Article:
We analysed small RNA populations from inflorescence tissues with deep Illumina sequencing, and mapped them onto the genome sequence (Fig. 2a, Supplementary Fig. 4 and Supplementary Table 5). Small RNA reads were most dense in regions of high repeat density, similar to the distribution reported in Arabidopsis22. We identified 413 and 198 21- and 24-nucleotide phased short interfering RNA (siRNA) loci, respectively. Using the same algorithm, the only phased loci identified in Arabidopsis were five of the eight trans-acting siRNA loci, and none was 24-nucelotide phased. The biological functions of these clusters of Brachypodium phased siRNAs, which account for a significant number of small RNAs that map outside repeat regions, are not known at present.
A total of 25,532 protein-coding gene loci was predicted in the v1.0 annotation (Supplementary Information and Supplementary Table 6). This is in the same range as rice (RAP2, 28,236)23 and sorghum (v1.4, 27,640)5, suggesting similar gene numbers across a broad diversity of grasses. Gene models were evaluated using ∼10.2 gigabases (Gb) of Illumina RNA-seq data (Supplementary Fig. 5)24. Overall, 92.7% of predicted coding sequences (CDS) were supported by Illumina data (Fig. 2b), demonstrating the high accuracy of the Brachypodium gene predictions. These gene models are available from several databases (such as http://www.brachybase.org, http://www.phytozome.net, http://www.modelcrop.org and http://mips.org).
Between 77 and 84% of gene families (defined according to Supplementary Fig. 6) are shared among the three grass subfamilies represented by Brachypodium, rice and sorghum, reflecting a relatively recent common origin (Fig. 2c). Grass-specific genes include transmembrane receptor protein kinases, glycosyltransferases, peroxidases and P450 proteins (Supplementary Table 7B). The Pooideae-specific gene set contains only 265 gene families (Supplementary Table 7C) comprising 811 genes (1,400 including singletons). Genes enriched in grasses were significantly more likely to be contained in tandem arrays than random genes, demonstrating a prominent role for tandem gene expansion in the evolution of grass-specific genes (Supplementary Fig. 7 and Supplementary Table 8).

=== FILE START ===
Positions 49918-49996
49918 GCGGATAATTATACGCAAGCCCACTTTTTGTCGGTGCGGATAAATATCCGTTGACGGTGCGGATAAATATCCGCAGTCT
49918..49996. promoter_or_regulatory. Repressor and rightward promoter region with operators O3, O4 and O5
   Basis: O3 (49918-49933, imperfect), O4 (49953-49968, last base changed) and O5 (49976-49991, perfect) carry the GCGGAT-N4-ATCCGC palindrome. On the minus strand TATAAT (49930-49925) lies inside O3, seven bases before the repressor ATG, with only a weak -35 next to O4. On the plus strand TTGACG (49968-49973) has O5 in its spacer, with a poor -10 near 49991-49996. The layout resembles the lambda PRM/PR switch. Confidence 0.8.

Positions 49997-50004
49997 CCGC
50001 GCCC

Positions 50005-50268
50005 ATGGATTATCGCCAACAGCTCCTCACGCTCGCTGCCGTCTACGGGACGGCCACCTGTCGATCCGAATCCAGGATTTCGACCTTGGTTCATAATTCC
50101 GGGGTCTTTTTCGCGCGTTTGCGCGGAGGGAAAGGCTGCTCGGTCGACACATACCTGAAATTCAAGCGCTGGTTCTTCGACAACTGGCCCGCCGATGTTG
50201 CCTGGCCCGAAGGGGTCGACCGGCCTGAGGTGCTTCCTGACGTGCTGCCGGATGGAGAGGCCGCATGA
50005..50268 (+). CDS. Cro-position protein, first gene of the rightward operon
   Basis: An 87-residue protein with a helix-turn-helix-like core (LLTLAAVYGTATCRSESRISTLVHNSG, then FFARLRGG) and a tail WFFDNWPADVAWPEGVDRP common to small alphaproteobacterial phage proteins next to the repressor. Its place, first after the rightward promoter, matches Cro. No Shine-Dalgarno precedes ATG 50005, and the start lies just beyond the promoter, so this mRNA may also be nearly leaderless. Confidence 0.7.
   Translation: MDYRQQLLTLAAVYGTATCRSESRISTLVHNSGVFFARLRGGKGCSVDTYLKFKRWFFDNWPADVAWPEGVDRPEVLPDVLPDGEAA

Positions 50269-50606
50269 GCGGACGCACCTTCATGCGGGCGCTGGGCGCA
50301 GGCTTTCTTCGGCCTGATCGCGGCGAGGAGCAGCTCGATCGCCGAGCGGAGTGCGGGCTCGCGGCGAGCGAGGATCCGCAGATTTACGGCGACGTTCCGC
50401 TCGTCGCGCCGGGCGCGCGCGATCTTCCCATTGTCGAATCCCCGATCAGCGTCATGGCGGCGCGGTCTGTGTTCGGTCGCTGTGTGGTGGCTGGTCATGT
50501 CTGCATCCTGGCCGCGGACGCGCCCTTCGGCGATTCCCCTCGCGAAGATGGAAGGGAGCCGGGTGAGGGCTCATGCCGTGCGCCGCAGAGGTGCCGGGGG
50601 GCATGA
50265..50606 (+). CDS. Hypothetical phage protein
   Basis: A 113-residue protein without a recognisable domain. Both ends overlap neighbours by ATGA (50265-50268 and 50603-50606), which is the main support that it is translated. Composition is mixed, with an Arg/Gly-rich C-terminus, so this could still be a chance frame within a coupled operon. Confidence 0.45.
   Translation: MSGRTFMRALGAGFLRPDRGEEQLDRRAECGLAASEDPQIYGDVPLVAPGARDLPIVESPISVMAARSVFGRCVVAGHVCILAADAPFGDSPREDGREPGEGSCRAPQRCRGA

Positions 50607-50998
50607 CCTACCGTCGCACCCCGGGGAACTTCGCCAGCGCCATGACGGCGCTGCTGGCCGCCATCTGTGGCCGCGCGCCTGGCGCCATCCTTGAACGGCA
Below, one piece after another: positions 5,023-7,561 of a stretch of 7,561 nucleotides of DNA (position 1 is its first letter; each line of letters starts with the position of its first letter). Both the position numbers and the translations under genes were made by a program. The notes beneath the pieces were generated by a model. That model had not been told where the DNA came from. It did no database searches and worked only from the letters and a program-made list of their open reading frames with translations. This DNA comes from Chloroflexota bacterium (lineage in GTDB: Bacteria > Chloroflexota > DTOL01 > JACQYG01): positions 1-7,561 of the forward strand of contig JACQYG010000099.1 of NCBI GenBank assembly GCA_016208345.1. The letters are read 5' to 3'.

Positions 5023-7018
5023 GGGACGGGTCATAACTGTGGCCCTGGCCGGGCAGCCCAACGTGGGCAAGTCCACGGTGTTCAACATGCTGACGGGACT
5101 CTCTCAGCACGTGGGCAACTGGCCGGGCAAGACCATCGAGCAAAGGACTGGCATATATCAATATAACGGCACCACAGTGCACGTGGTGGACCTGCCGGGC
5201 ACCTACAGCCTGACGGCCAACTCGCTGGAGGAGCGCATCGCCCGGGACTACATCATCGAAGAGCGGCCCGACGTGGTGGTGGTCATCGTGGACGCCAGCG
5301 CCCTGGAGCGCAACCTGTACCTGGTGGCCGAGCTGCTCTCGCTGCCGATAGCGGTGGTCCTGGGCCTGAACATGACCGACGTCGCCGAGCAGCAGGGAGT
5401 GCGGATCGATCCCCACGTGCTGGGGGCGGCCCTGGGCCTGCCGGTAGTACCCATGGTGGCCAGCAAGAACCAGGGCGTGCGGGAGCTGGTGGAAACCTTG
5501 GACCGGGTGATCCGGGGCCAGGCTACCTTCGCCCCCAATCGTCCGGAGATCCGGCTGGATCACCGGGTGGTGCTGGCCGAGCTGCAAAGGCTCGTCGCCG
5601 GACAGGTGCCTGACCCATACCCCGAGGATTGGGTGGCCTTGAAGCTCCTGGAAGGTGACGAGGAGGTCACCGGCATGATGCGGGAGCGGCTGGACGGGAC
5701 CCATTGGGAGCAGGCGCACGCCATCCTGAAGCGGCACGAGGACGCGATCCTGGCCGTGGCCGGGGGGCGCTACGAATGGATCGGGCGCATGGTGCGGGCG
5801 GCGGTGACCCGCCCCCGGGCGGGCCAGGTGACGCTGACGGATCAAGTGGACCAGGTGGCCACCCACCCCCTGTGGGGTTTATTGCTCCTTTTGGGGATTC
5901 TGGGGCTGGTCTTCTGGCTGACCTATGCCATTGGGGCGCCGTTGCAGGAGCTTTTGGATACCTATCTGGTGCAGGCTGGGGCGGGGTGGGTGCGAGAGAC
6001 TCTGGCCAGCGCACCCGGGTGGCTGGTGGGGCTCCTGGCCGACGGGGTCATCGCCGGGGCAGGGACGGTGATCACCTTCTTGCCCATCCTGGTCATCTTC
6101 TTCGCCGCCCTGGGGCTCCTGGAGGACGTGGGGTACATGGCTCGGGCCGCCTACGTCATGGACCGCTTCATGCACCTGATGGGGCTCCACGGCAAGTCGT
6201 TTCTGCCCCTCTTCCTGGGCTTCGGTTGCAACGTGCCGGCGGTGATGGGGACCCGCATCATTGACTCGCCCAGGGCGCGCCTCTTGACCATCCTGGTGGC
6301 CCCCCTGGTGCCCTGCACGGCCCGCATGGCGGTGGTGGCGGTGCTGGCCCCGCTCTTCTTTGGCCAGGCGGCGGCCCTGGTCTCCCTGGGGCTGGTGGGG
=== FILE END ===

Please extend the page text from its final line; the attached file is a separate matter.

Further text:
To validate and improve the v1.0 gene models, we manually annotated 2,755 gene models from 97 diverse gene families (Supplementary Tables 9–11) relevant to bioenergy and food crop improvement. We annotated 866 genes involved in cell wall biosynthesis/modification and 948 transcription factors from 16 families25. Only 13% of the gene models required modification and very few pseudogenes were identified, demonstrating the accuracy of the v1.0 annotation. Phylogenetic trees for 62 gene families were constructed using genes from rice, Arabidopsis, sorghum and poplar. In nearly all cases, Brachypodium genes had a similar distribution to rice and sorghum, demonstrating that Brachypodium is suitably generic for grass functional genomics research (Supplementary Figs 8 and 9). Analysis of the predicted secretome identified substantial differences in the distribution of cell wall metabolism genes between dicots and grasses (Supplementary Tables 12, 13 and Supplementary Fig. 10), consistent with their different cell walls26. Signal peptide probability curves also suggested that start codons were accurately predicted (Supplementary Fig. 11).
Maintaining a small grass genome size
Exhaustive analysis of transposable elements (Supplementary Information and Supplementary Table 14) showed retrotransposon sequences comprise 21.4% of the genome, compared to 26% in rice, 54% in sorghum, and more than 80% in wheat27. Thirteen retroelement sets were younger than 20,000 years, showing a recent activation compared to rice28 (Supplementary Fig. 12), and a further 53 retroelement sets were less than 0.1 million years (Myr) old. A minimum of 17.4 Mb has been lost by long terminal repeat (LTR)–LTR recombination, demonstrating that retroelement expansion is countered by removal through recombination. In contrast, retroelements persist for very long periods of time in the closely related Triticeae28.